Waist of Space, part one of the Unlikelihood series, followed Commanders Tarquin Stuart-Lane and Meredith Winstanley; hapless heroes of the Royal Space Regiment; who were sent on a mission to the Moon from which they were not expected to return. There they met with a group of aliens who had forged a living under the surface of the moon, and whose forbearswere testing a new kind of spacegoing vessel that had the ability to be in many places at the same time.

Part two, FLATUS, follows our dynamic duo as they help the aliens build their own multi-locatable craft (and the RSR to build one, too). Will the ships be built and if so, will the drives work? What are the possible effects of having potentially three such vessels in finite space at one time? Will the ineptitude of key personnel result in disaster, or avert it?

FLATUS — Fantastically Large Assembly for Travel at Unbelievable Speeds. The most unlikely spacecraft never built?

FLATUS. Chapter three, scene five

“It’s kind of you to bring Lieutenant Pratt with us, Ma’ams,” Andy said to Meredith and Joan.

“Don’t be mistaken, Andy,” Meredith replied, “I didn’t bring her for your benefit.”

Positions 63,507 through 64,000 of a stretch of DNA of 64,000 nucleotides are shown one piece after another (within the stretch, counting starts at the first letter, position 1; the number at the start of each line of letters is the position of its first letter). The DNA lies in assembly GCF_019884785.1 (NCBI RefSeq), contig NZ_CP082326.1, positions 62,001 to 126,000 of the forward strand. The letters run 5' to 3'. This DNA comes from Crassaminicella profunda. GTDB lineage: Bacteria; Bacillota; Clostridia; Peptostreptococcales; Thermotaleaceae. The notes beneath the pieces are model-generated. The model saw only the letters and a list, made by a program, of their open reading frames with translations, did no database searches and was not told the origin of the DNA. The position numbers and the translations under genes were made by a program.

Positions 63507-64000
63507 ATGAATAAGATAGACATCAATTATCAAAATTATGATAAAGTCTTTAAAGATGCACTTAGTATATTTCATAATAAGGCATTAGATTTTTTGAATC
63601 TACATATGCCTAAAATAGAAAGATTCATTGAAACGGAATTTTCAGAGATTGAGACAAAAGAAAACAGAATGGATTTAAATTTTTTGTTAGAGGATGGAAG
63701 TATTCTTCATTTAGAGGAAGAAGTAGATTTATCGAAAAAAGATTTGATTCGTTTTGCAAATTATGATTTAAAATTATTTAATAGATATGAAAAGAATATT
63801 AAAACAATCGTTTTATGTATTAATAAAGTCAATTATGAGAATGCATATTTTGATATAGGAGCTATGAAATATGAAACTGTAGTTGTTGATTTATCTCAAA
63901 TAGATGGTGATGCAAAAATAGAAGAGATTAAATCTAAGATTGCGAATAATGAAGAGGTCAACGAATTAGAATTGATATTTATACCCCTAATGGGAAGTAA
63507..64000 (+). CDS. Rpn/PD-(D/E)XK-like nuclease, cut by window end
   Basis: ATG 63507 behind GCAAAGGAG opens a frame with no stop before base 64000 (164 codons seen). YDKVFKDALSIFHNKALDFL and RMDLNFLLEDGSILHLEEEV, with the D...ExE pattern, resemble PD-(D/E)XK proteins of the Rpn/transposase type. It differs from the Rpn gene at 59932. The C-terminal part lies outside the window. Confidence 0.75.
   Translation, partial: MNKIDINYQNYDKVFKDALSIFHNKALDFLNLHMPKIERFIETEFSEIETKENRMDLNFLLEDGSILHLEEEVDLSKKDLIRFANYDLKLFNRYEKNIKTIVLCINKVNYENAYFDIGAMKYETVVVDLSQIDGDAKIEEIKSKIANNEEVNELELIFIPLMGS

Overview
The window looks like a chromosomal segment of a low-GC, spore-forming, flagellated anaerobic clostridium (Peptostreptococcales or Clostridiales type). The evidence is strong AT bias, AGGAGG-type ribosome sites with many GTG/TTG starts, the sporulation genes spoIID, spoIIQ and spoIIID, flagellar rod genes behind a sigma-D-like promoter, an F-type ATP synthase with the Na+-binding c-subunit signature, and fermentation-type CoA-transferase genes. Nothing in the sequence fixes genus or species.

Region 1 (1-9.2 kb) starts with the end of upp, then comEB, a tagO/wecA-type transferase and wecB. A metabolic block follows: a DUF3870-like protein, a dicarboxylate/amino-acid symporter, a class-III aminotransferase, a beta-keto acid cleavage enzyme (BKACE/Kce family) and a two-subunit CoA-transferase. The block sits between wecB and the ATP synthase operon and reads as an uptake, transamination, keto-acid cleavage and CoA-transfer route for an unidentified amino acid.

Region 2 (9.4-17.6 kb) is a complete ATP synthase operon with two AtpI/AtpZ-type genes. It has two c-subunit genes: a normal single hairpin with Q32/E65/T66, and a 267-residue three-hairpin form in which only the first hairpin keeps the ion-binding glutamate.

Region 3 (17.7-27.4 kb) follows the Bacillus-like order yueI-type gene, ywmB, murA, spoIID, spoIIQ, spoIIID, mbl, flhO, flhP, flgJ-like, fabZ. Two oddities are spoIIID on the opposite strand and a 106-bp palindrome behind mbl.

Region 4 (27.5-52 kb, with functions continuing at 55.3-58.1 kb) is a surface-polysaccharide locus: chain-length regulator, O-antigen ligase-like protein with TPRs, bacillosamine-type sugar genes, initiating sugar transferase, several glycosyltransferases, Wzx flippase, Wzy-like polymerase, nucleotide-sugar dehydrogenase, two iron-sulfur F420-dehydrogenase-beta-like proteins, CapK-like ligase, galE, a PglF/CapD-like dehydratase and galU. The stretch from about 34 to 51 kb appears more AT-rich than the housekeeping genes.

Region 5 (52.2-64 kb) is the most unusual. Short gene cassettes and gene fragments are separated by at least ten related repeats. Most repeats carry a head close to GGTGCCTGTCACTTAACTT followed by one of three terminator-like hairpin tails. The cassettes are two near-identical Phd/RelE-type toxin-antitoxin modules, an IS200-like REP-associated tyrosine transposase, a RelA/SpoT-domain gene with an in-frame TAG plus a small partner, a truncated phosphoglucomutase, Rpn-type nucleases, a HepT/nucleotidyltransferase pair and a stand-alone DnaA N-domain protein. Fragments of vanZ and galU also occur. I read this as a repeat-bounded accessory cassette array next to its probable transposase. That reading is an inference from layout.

“That may be true, Ma’am, and yet I do benefit greatly from her presence.”

“How so?”

“I think,” Patsy replied, “it’s because I don’t judge the lad. I believe in him and try to encourage him.”

“And how did the cooking go?” Joan asked bitterly.

“It’s not his thing. Andy’s a mathematician and physicist, and he’s learning engineering, too. Nobody can be good at everything.”

“Leave the lad alone, Joan,” Meredith admonished, “we’re here to find a way of getting around these anomalies. I have no ideas. Do you, Joan?”

“No, I don’t,” Joan replied.

“Captain Pippington?”

“No ideas at all, I’m afraid.”




“Well, actually, Ma’am, there may be…” he trailed off.

“And that, my fellow officers, is why we have brought Andy with us,” Meredith explained, “He is the only one among us who understands what is happening, and he’s the only one likely to have any idea what we can do about it.”

“Thank you, Admiral. These anomalies result from leakage from components of the drives that are under test. They only happen, naturally enough, when tests are being run. My primary suggestion would be to postpone further testing until such time as we have identified a more effective insulating medium.”

“That’s easier said than done, Andy,” Joan said, “We are under extreme pressure from the top, present company unfortunately included, to keep our development ahead of the Borborygmi. There is no way we will get away with delaying further development and testing unless we know that the other side is doing the same.”